Campus Crops: Senior Capstone Leads to Sweet Legacy

Campus Crops: Senior Capstone Leads to Sweet Legacy

By Jennifer Cisney

Environmental Science major Katie Riley ’24 is fascinated by bees. So much so, this past year, she embarked on a journey to become a beekeeper.

“I am drawn to beekeeping because I am amazed at how such a tiny creature can have such a large impact on its ecosystem and the world around it,” she said. By serving as pollinators and creating habitats and food for other organisms, bees are considered a keystone species.

Working with thousands of buzzing creatures with stingers can be intimidating. Katie began her beekeeping quest by arming herself with knowledge. She took online courses and worked with local beekeepers. Virtually, she became familiar with bee life cycles, hive components, and disease and pest prevention. Through real-life experiences, she learned how to use a hive tool, identify the three different kinds of bees in a hive, start a smoker, and watch the bees interact with one another. Katie says she learned the most through her hands-on activities, but the online lessons were valuable, setting her up to successfully shadow veteran beekeepers.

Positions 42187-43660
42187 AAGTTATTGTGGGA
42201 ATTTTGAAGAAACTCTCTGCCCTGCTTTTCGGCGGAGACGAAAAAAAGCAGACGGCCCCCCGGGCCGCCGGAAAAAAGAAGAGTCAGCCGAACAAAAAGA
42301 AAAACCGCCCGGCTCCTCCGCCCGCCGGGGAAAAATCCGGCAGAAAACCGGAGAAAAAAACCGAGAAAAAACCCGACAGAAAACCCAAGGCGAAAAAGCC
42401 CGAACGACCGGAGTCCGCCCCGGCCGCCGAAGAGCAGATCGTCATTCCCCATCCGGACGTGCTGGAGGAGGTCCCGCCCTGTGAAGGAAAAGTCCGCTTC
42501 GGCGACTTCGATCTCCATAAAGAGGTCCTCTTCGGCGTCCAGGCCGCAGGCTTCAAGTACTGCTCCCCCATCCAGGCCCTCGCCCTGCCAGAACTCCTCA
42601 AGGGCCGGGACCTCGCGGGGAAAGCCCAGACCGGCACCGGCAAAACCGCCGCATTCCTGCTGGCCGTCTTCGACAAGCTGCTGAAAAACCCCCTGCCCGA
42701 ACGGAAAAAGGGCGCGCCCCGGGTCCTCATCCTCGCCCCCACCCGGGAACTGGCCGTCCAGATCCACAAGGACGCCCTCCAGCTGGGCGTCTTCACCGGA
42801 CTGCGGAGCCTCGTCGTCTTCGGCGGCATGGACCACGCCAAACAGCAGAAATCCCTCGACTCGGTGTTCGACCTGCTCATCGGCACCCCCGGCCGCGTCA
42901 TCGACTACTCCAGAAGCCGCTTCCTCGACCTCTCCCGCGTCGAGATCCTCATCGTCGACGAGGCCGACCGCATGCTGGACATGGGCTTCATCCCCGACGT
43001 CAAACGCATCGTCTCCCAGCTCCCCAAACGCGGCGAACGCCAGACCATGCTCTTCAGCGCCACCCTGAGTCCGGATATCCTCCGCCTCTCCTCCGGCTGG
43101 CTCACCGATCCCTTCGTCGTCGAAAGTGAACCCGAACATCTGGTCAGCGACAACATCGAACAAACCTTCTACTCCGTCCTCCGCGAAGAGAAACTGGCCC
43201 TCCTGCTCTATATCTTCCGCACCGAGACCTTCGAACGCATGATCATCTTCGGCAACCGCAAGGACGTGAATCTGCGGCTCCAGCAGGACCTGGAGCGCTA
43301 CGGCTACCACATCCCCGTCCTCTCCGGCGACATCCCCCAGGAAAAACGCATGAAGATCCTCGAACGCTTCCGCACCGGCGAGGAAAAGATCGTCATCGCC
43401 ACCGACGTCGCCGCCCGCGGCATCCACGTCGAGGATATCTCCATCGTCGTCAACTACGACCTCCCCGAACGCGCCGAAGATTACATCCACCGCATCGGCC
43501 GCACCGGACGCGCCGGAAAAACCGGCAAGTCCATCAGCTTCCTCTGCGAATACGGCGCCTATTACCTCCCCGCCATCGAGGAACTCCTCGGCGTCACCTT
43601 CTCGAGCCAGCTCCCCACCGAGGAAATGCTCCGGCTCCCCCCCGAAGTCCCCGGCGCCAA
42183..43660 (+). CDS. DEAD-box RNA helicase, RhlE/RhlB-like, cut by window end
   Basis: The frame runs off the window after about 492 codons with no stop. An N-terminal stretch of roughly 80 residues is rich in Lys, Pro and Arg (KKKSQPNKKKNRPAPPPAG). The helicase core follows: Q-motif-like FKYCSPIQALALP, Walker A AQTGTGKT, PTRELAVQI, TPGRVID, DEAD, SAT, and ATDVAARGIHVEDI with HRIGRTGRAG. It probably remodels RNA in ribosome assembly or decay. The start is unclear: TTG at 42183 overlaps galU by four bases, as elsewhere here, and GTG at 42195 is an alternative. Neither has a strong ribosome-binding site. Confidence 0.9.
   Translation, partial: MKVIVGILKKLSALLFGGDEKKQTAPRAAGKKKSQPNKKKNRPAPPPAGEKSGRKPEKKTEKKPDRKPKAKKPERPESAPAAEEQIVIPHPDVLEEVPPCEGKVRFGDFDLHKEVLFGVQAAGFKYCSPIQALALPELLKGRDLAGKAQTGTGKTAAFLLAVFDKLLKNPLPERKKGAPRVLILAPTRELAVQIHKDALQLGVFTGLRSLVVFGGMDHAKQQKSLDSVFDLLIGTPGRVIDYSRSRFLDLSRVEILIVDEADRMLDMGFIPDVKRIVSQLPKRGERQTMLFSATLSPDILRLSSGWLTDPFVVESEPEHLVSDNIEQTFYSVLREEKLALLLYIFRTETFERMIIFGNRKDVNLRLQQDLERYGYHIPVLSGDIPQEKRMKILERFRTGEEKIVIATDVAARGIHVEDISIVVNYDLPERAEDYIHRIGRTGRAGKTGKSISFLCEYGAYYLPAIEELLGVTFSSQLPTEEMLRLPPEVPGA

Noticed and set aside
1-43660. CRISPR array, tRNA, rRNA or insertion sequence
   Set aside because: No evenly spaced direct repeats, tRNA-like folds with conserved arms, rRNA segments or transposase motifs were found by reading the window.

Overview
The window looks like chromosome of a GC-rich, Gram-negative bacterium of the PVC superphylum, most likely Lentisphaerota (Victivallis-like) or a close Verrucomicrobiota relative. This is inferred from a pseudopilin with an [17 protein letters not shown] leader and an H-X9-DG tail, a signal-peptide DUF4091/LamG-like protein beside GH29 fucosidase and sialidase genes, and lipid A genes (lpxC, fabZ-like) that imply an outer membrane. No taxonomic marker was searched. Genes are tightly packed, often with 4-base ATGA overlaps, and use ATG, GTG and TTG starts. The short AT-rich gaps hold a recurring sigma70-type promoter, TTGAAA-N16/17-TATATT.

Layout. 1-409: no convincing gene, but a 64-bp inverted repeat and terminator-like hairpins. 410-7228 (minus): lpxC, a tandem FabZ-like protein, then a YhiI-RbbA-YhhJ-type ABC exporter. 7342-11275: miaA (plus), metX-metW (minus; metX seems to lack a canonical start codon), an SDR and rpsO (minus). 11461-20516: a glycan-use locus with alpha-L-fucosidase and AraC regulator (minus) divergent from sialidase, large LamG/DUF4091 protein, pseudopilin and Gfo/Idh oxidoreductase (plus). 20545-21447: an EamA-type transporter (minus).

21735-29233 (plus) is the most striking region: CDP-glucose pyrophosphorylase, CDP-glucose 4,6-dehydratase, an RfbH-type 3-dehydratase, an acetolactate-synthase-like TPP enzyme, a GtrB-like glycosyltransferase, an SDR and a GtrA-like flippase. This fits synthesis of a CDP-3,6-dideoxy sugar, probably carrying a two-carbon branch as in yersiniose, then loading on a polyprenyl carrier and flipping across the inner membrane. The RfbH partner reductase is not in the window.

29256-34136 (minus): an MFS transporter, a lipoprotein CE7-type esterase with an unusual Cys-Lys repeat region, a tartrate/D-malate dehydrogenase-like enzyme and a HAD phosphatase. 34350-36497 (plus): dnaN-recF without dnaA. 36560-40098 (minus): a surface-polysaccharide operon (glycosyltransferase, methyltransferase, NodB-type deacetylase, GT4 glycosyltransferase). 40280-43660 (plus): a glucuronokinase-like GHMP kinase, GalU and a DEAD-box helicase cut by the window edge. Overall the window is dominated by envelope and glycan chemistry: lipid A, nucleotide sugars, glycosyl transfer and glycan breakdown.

Katie’s beekeeping adventure was one of dedication, learning, and sweet rewards. And she was able to use her passion as the focus of her senior capstone project. Her path began with choosing and building her own hive, selecting and installing the new bees and queen, conducting hive checks, treating her bees for mites, harvesting honey, and then preparing the hive for winter. Katie kept a log of her brood status at each hive check and recorded her experiences and insights to hopefully help others on their path to becoming a beekeeper.

Fulton Farm is home to Katie’s hive. So, her research and passion for bees will live on, past her graduation this spring. The hive is a welcome gift to the farm, helping its ecosystem thrive today and into the future. A sweet legacy indeed.

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